Against Tide, Old Manziel = Good Manziel
By Chris Mahr
When the talk surrounding Johnny Manziel this past offseason actually focused on football, it pertained to how Manziel sought to improve as a passer.
There was the May trip to San Diego to train with noted quarterback guru George Whitfield. There was a good deal of speculation from pundits and fans alike that a) Texas A&M’s 2013 opponents wouldn’t be taken by surprise by Manziel’s running ability like they were last year; and b) If Manziel continued to run a lot, he’d eventually take a pounding — particularly at the NFL level.
Through two games, albeit against overmatched opponents in Rice and Sam Houston State, Manziel has drawn positive reviews for his improved footwork and ability to wait for his receivers to get open downfield. All the while he’s run for only 55 yards on 13 carries (4.2 YPC) and a touchdown.
It’s all well and good, particularly if Manziel leaves College Station after this season and enters the NFL draft. But in the interim, he has Alabama to worry about in perhaps the biggest game of the season on Saturday.
If Manziel wants to repeat his heroics against the top-ranked Crimson Tide from last season in Tuscaloosa, he’d best be served returning to his scrambling, sandlot style of play. For while the Tide can clamp down on just about any pass-first QB in the country, a dual threat is another story.
As most SEC fans know by now, Alabama head coach Nick Saban is a massive control freak. Leading up to game day, it’s in his nature to account for every single on-field scenario and drill it into his players’ heads. While this isn’t different from any other head coach in the country, Saban does it better than any of his counterparts.
Yet even he can’t completely account for Manziel or a player of his ilk. After all, how does one defend what a quarterback does when the quarterback himself doesn’t know in advance what he’s going to do?
“Even when you’ve called the right defense and your defense does everything right, that kind of quarterback can still beat you by improvising,” Saban told Lars Anderson for Sports Illustrated’s September 9th cover story (appropriately titled “How to Beat Bama”). “It’s the stuff you can’t really plan for that always brings a high level of concern. I mean, it can drive you crazy as a coach.”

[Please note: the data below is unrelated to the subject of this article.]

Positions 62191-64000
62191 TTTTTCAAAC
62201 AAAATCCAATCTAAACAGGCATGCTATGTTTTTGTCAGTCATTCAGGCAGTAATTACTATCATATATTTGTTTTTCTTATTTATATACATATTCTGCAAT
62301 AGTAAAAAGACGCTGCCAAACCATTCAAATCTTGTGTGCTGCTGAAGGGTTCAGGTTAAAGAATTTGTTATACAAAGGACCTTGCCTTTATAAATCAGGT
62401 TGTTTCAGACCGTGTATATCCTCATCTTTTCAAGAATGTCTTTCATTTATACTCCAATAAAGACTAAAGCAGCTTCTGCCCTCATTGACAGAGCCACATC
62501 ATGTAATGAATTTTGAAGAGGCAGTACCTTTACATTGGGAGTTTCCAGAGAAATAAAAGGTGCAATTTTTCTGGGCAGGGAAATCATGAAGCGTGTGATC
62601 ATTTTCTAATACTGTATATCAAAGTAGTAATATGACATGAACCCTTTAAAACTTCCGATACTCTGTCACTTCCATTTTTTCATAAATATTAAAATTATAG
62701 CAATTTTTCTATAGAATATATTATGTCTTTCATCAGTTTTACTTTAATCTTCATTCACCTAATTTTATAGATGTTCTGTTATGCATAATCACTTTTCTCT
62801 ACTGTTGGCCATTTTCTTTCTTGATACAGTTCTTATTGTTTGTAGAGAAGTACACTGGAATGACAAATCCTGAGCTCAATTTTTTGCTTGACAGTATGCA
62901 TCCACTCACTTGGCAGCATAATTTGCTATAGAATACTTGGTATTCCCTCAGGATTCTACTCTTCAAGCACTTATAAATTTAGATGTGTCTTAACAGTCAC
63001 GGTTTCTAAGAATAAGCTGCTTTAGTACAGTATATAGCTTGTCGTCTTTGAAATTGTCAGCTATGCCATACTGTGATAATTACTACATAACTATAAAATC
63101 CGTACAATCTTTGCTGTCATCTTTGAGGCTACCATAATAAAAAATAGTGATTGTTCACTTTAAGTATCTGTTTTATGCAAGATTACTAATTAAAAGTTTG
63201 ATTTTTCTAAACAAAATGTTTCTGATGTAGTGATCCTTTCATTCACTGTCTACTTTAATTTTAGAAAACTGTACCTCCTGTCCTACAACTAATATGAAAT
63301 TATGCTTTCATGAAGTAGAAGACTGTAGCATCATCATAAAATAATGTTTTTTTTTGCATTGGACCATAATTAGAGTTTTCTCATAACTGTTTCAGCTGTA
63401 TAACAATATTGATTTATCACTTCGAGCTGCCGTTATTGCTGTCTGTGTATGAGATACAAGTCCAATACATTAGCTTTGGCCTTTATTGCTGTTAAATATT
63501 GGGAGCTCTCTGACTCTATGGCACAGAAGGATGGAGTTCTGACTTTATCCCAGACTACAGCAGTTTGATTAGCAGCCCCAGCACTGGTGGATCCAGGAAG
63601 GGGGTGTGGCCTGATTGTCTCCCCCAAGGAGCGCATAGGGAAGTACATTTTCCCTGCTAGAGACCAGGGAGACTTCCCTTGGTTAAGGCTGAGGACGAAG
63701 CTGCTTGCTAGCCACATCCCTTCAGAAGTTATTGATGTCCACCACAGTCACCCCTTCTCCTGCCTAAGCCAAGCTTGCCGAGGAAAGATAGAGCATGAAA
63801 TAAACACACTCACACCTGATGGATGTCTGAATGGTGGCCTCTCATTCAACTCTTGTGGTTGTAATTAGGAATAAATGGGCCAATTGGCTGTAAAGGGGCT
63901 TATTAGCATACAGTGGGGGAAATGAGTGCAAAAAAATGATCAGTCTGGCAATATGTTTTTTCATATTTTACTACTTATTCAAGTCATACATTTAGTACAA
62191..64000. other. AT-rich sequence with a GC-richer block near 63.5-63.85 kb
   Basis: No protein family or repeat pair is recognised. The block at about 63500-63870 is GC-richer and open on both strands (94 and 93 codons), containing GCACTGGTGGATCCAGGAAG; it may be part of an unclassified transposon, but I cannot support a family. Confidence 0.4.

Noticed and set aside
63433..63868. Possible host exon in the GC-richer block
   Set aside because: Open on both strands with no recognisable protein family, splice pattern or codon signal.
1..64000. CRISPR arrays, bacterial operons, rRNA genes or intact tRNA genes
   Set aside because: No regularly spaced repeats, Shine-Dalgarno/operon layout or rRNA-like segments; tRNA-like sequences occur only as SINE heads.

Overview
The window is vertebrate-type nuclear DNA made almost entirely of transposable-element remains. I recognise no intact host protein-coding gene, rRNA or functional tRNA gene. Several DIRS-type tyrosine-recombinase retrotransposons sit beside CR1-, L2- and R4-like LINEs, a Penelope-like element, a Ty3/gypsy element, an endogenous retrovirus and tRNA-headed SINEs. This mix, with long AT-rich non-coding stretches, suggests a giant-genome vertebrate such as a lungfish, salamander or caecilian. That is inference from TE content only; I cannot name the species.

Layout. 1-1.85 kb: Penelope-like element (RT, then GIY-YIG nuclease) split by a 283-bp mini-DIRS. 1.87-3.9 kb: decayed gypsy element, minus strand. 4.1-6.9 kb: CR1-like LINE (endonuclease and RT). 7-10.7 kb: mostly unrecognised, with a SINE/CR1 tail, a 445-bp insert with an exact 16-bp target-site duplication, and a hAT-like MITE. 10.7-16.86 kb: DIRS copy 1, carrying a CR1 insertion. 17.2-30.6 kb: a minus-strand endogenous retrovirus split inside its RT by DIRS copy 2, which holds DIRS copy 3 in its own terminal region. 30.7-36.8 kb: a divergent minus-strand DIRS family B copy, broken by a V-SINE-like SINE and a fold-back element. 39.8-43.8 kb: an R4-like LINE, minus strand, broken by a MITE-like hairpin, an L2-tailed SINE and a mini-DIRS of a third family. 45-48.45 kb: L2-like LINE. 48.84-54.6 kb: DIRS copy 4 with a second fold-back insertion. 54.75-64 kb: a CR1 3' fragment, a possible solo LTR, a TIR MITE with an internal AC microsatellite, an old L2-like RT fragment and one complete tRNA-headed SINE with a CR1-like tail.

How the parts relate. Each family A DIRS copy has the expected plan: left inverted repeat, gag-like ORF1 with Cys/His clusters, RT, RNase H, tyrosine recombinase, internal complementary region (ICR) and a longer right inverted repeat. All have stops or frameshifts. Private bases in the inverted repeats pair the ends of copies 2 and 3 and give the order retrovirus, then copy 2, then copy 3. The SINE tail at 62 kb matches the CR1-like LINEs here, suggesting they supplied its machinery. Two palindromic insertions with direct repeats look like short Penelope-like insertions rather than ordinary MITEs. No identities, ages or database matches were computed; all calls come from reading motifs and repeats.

As Anderson pointed out, three of the four QBs to defeat the Crimson Tide since 2010 fit that description: LSU’s Jordan Jefferson (in 2010 and 2011), Auburn’s Cam Newton (2011) and Manziel (2012). Even South Carolina’s Stephen Garcia, to a lesser extent, was a threat to run in his team’s 2010 victory over ‘Bama.
Dual-threat QBs not only prevent Saban from completely planning for them, they also mitigate the size and strength advantage that the Crimson Tide defense has had over most of its opponents since 2008. In the Saban Era, their plan of attack has been premised around massive linemen and thumping linebackers.
If Manziel and A&M know what’s good for them, they’d prefer to have these big boys chase them around sideline to sideline rather than when Johnny Football drops back to pass — the better to tire them out quickly.
Once that happened last year, Alabama had to commit more defenders to spy Manziel in the event that he took off running. That’s when he found WR Ryan Swope streaking downfield for big, fourth-quarter gains and, later, Malcolme Kennedy for a 24-yard TD pass that proved to be the difference.
That’s the thing about Manziel’s scrambling. It doesn’t mask his subpar ability to make all the key throws, a la Notre Dame’s Everett Golson in the 2013 BCS National Championship Game. Rather, he uses the former to set up the latter.
Manziel was 24-of-31 passing (77.4% completion) for 253 yards, two TDs and zero INTs against the Tide last year in addition to rushing for 92 yards on 5.1 YPC. In the Aggies’ second biggest win of last season, in the Cotton Bowl against Oklahoma, he was even better: 22-of-34 passing (64.7% completion) for 287 yards, two TDs and an INT to go along with 229 rushing yards on just 17 carries (13.5 YPC).
For someone with his eyes on the future as much as Manziel, it’s wise for him to devote more time working on what will make him a successful NFL quarterback and less on what’s made him a college star. But his college career isn’t over yet. Perhaps the biggest game of his life is just four days away.
And if he wants to defeat the top-ranked Crimson Tide for the second time in as many tries, it’s best that he not abandon the scrambling ways that first made him a star. If anything, he should do plenty of it.
Chris Mahr is the managing editor of Lost Lettermen. His column appears Tuesdays and Thursdays. You can follow him on Twitter at @CMahrtian.
Photo Credit: John David Mercer/USA Today Sports